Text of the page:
When I started working with books, I was directed to Calibre for organising books and getting them on the Nook. I downloaded it and tried installing it on Linux and failed miserably. Too many missing dependencies with Slackware. It installed nicely on my MacBook, so I started using it there. It's really good. It's a great way of getting your books from non-official sources, making them look good and getting them on your Nook. But for me it was clumsy having it on the MacBook instead of on my regular desktop (Linux). I was introduced to Sigil - an epub editor. It installed easily on Mac and I used it there.
Recently, I had a look at them both again, and decided to try the Linux download again. What a different experience I had this time. This time there were no dependencies. I think they compiled everything they needed statically into the executable. It installed, it ran, and it's so much better to be able to use it under Linux on my regular desktop.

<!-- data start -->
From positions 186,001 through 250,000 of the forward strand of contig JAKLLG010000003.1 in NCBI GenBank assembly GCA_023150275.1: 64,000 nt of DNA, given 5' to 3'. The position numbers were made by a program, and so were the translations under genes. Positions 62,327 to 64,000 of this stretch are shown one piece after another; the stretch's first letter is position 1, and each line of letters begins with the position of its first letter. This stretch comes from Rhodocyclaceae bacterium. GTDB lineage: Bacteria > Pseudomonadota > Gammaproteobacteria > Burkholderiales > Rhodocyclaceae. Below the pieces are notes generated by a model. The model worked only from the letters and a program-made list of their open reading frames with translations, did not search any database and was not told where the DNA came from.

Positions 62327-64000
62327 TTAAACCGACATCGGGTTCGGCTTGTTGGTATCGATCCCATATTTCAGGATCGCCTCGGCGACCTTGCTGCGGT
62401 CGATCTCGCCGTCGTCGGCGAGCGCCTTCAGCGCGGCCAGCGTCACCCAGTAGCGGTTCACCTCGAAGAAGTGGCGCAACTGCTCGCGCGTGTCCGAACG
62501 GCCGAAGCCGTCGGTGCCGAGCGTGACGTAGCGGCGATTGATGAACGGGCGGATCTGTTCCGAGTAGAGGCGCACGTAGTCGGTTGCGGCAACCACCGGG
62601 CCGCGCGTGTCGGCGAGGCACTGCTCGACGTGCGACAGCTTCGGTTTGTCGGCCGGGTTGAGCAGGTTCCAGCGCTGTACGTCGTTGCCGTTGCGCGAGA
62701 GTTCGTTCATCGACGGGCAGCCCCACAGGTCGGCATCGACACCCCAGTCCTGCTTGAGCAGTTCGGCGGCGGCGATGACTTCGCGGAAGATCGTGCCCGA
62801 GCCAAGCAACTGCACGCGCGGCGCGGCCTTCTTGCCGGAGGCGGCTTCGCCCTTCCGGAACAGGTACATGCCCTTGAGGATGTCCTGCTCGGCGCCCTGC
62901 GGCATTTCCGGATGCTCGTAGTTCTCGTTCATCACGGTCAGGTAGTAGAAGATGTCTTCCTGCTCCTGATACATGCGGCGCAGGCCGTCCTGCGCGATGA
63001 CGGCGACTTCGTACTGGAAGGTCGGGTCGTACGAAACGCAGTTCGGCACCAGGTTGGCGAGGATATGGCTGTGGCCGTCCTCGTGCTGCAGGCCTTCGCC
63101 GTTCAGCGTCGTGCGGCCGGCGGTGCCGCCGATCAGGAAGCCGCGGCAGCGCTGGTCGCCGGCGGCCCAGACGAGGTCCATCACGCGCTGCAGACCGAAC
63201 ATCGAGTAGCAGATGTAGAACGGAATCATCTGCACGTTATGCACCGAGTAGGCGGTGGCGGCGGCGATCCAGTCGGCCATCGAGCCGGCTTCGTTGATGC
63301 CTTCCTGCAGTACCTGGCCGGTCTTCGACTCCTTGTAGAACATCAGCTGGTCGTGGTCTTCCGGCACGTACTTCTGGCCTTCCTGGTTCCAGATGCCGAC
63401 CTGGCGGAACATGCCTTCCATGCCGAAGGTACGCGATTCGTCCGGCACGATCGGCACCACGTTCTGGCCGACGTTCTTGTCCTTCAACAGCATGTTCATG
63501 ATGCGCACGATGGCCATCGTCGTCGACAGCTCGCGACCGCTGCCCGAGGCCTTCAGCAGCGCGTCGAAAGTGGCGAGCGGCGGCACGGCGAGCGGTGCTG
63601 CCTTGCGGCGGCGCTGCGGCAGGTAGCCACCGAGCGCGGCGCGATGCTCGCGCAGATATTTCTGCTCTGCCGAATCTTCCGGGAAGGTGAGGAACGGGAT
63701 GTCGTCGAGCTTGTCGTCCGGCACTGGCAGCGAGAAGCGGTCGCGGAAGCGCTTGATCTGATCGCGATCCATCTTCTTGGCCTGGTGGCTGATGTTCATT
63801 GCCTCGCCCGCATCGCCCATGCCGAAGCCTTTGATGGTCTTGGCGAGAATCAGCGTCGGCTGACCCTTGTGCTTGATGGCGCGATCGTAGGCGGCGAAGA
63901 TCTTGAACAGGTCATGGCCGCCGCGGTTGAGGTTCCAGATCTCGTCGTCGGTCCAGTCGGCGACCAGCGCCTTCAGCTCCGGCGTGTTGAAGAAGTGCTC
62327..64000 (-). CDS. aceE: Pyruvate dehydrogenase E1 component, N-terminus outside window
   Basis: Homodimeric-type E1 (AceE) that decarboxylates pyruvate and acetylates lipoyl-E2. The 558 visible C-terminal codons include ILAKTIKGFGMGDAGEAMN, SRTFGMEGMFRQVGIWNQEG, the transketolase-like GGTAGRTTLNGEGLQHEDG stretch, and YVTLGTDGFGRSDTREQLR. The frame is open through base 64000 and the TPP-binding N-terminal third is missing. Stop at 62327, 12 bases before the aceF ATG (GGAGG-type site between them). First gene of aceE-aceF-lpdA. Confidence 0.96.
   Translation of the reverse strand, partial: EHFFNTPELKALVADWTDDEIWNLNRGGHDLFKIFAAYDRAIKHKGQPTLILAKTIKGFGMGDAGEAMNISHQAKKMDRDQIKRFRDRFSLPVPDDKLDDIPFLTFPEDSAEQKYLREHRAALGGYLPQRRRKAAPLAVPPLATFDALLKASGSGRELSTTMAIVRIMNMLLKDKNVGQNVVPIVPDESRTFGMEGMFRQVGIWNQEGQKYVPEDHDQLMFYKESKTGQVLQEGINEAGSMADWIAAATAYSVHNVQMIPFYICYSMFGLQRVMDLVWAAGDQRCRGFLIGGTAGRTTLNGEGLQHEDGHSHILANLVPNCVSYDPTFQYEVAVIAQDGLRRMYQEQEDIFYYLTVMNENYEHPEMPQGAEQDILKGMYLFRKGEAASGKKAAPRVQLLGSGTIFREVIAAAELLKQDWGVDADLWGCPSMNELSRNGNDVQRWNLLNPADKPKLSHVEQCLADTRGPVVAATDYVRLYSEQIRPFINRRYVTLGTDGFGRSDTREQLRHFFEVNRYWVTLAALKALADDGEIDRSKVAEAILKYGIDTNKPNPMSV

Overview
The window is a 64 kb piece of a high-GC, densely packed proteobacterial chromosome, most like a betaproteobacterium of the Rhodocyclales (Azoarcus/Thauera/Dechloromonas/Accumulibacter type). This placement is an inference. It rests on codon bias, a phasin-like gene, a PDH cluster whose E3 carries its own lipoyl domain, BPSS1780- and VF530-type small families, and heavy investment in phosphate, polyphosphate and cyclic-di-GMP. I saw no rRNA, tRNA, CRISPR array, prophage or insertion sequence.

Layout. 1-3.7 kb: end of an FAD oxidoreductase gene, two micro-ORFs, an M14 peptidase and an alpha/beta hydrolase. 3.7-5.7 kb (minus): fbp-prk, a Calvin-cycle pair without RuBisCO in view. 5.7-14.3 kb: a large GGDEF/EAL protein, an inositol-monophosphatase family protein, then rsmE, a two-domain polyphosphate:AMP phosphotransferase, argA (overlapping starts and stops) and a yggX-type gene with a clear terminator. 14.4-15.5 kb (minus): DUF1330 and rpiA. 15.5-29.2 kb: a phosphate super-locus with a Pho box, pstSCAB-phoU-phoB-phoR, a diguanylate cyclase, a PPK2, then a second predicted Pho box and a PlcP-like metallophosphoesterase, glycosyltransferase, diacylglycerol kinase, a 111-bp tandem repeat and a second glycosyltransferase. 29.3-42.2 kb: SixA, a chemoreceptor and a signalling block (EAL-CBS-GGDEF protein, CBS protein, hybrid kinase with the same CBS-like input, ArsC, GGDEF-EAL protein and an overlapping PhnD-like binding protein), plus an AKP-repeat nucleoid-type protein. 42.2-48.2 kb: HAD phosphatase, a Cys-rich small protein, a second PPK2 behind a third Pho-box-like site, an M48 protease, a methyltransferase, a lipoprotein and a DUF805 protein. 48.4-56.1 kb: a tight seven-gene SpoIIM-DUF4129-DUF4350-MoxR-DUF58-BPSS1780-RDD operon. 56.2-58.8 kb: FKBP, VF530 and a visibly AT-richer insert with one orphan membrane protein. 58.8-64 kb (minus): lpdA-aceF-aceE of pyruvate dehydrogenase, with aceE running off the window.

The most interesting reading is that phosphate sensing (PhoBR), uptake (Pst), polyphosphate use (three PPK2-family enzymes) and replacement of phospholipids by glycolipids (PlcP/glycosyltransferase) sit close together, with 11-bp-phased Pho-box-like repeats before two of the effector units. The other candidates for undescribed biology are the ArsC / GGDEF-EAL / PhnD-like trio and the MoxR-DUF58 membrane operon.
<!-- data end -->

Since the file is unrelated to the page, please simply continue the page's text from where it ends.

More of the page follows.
So I've been doing a lot more with ebooks, experimenting and trying to work out what to do. I'm not going to use Calibre to manage my library. The flat model of showing books is like the iTune model and it's good for 20 or 30 books but after that it sucks. I hate this flat approach. I want a hierarchical organisational structure. Calibre does not have it. However Calibre is wonderful for getting books, setting the meta tags, getting decent covers, checking that they work correctly, seeing how they look. I think Calibre works really well for a lot of people as their final organisational library tool, but I want more.
Getting the books onto my iPad is easy with Dropbox. I put them in my ~/Dropbox directory and pull them off on my iPad. GoodReader will access Dropbox directly, but Stanza will not. However it's just as easy to open the Dropbox app, download the file and direct it into Stanza. Works quickly and very nicely.
However Stanza might not be around for much longer. I've used Stanza on other devices, and it's been great. At some point it got acquired by Amazon, and allowed to languish. It broke for IOS5, but did get fixed. There's no guarantee it will stay available and working. It's a great reader.
I do not have a good workflow yet for processing books. I want to get them in, break them apart, re-apply simpler HTML formatting, add the meta data and a cover, re-build them into epub, and then put them into some organisational structure with easy access. Calibre and Sigil play big roles in this process, but not the final roles. I don't like the HTML formatting that they apply to books, even when you create them from a scanned and OCRed paper book.
Anyway, I will keep experimenting until I find something that works for me.